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  Hip-Hop Culture Crosses into Brand Strategy
by Joseph Anthony
September 12, 2005

Whereas it was once seen as an urban phenomenon, hip-hop culture among the 12 to 34 year-old demographic now crosses political and ideological lines from the cornfields of Iowa to the streets of New York City. It is the one uniform force in the American marketplace. Formerly perceived as a niche strategy, some of today's most successful brands realize that the term "urban marketing" now expands across this entire youth demographic.

Hip-hop culture's prominence is a pop phenomenon that largely rose through the proliferation of cable television and the Internet. Americans now are exposed to regional tastes and styles in weeks and months in what used to take a groundswell movement years to reach.


Hip Hop's Crossover: A Geographic Shift
At its core, hip hop sprang from the inner cities. From Run-DMC in Hollis, Queens, to NWA from South Central Los Angeles, the music grew from economic inequality and socio-cultural frustrations. However, what started as a New York/Los Angeles/Philadelphia art spread to artists from all corners of America. Being exposed to the music not only allows local artists to take this sound and regionalize it (the "Chopped n Screwed" trend coming out of the South typifies this), but more importantly, expand the culture, making it a palatable strategy for corporations across the country.

Seeing that the kid looking for a new pair of khakis is the same kid listening to Jay-Z was a tremendous wake up for large consumer brands. Whereas ten years ago, Tommy Hilfiger was seen as an innovative brand, big label brands such as a Procter & Gamble, General Motors and the Gap now subscribe to the theory that you reach the heartland in the same way that you reach the kids in the inner city.

Eminem: The Ultimate X Factor
While hip-hop culture became embraced by mass American culture, suburban whites became members of the culture despite not having anyone with whom they could truly relate. Outside of MC Serch of 3rd Bass and Vanilla Ice, white America had little to offer in terms of hip-hop talent. Corporations could see that white America was a fan but the fact that they had no symbol of white hip hop was a limitation.

Enter Eminem, the ultimate catalyst for the proliferation of the culture. His entrance was the pinnacle of white immersion into hip hop. The mid- to late-90s saw white "alternative music" take on a harder edge with influence from hip hop. Groups like Limp Bizkit, Papa Roach, 311 and Sublime had already moved white music in the direction of hip hop.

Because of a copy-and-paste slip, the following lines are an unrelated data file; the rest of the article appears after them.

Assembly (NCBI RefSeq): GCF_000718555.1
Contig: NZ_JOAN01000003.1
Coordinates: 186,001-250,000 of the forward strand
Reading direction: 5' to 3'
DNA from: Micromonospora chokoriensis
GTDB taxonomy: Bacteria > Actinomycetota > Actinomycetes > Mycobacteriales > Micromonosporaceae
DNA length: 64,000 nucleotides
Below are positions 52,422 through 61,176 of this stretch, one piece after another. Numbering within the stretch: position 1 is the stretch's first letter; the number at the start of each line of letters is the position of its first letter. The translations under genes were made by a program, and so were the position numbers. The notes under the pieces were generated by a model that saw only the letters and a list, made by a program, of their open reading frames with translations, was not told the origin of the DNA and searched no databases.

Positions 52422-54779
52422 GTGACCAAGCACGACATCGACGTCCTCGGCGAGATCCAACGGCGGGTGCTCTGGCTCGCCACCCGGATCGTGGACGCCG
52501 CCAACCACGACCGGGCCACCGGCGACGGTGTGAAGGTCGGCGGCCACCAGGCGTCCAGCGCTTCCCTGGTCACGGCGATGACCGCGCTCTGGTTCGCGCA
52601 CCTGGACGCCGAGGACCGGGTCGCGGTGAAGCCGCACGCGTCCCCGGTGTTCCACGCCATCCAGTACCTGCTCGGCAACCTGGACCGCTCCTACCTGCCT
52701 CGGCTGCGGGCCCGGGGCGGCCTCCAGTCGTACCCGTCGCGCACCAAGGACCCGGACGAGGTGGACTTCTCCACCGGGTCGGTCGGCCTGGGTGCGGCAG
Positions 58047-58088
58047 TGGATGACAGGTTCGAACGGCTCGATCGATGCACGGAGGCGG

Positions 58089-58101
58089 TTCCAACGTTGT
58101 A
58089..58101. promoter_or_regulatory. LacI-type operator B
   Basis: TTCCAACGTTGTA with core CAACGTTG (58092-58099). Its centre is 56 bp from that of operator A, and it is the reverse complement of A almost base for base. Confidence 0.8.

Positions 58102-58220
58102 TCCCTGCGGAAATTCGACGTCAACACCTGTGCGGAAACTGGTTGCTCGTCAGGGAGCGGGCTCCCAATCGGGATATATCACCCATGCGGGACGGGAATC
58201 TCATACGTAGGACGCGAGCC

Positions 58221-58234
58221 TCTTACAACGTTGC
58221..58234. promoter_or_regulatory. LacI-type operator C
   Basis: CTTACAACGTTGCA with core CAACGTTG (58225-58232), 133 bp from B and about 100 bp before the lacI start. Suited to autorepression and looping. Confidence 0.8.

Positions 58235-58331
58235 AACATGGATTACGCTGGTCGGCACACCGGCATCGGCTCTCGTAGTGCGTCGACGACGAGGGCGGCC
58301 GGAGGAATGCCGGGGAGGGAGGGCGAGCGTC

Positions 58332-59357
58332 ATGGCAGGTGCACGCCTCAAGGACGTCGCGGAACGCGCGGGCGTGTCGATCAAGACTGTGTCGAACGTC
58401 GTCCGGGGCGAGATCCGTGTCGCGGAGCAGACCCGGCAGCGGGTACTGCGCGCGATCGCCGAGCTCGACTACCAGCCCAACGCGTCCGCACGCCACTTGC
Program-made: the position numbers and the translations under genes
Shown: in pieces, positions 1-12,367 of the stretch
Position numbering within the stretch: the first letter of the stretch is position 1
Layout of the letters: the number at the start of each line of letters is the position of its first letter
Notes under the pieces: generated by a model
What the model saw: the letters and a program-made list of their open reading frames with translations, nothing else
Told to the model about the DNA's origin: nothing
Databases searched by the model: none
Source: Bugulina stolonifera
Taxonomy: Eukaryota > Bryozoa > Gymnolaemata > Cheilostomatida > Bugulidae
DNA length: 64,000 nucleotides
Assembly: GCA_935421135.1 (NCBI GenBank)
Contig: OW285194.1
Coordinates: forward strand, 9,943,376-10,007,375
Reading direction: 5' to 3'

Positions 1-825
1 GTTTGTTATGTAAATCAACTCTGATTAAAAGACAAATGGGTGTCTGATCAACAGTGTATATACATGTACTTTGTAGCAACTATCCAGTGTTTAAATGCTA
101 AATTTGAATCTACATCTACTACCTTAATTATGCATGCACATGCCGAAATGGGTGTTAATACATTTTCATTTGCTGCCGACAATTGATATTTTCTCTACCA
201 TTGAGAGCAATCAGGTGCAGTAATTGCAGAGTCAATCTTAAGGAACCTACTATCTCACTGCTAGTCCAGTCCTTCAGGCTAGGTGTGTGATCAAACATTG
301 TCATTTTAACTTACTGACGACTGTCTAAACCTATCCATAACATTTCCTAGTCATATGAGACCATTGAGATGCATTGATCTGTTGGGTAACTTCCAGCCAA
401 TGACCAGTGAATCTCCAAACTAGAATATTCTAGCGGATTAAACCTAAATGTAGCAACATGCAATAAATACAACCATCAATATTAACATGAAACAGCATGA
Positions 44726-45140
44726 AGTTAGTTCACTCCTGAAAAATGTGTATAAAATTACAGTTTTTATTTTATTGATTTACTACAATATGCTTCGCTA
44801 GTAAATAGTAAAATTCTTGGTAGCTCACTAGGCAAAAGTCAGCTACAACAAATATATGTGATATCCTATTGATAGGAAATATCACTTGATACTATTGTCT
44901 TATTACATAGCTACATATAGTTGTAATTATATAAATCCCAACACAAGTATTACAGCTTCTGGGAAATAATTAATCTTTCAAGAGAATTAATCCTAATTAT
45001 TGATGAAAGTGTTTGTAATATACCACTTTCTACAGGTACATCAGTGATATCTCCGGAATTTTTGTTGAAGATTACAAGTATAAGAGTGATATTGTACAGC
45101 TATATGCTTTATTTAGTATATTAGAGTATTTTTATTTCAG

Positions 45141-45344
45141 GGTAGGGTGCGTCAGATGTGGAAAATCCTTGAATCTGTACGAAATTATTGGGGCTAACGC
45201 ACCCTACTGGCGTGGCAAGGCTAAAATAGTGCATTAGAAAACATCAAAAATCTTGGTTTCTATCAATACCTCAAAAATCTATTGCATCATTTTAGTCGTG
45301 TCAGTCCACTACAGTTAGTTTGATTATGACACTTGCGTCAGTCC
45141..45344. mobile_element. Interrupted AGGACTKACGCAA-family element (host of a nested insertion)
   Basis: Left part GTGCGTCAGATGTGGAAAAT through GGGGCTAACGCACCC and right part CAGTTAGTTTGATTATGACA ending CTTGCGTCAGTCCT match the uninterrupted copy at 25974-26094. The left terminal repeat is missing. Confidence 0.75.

For corporations on the fence about whether a white kid in the heartland of Indiana responds to hip hop, the success of Eminem and his subsequent success in "8 Mile" helped clear the final obstacle. While he didn't revolutionize the culture, he was the symbol of white hip-hop culture that corporate America needed to see before they fully came on board.

Hip Hop: Beyond the Music
Perhaps the most crucial reason for the mass acculturation of hip hop goes beyond the music. Societal shifts made it easy to be a part of hip-hop culture without owning a Jay-Z or Fat Joe record.

When the University of Michigan's famed "Fab 5" stepped on the basketball court in 1992, the line between hip-hop music and culture was forever blurred. Athletes Jalen Rose, Chris Webber and others brought the elements of hip-hop culture onto the hardwood. With baggy shorts, black socks and a "look at me" swagger, they took what rappers like Tupac Shakur and Biggie had been putting on wax and brought it to the masses.

The fact that companies like Mountain Dew and the US Army both stand behind this "street promotion" is indicative of the overall mainstream acceptance of the culture.

Pitching the Masses
In the end, cultural consumption leads back to corporate acceptance and ways to use the culture for market capitalization. Companies staying culturally relevant now see hip hop as the answer to all of their problems. While in some cases this has been a stopgap solution, the effect of invigorating hip hop into the brand is self evident.

If Reebok has painted itself into a corner choosing now to be a lifestyle brand rather than a sports brand, you cannot argue with its current success. From slumping sales with pitchmen like Shaquille O'Neal and Steve Francis, the brand has made a dramatic positioning shift in recent years. With Jay-Z and 50 Cent replacing athletic stars as lead pitchmen, the brand has never been hotter.

Reebok's new strategy has seen immediate dividends. Getting "culturally relevant" helped boost second quarter earnings this past year more than 71 percent. Up and coming brands like Glaceau's Vitamin Water are also getting into the act as well. The high-end water recently began using 50 Cent as a primary pitchman, even giving him his signature line of water, called "Formula 50."

Sales from companies using hip-hop culture as a marketing tool aren't driven by New York, Chicago and Los Angeles; they are driven by Middle America becoming fully integrated to the culture. While politically we are a nation split among "red states" and "blue states," for youth, hip hop is the unifying force that corporations are calling on to drive sales.

   Joseph Anthony is CEO of the Vital Marketing Group, which offers clientele the marketing knowledge and intimate understanding of the youth and multicultural marketplace. Contact Anthony at 212-995-9525 or visit the Vital Group.

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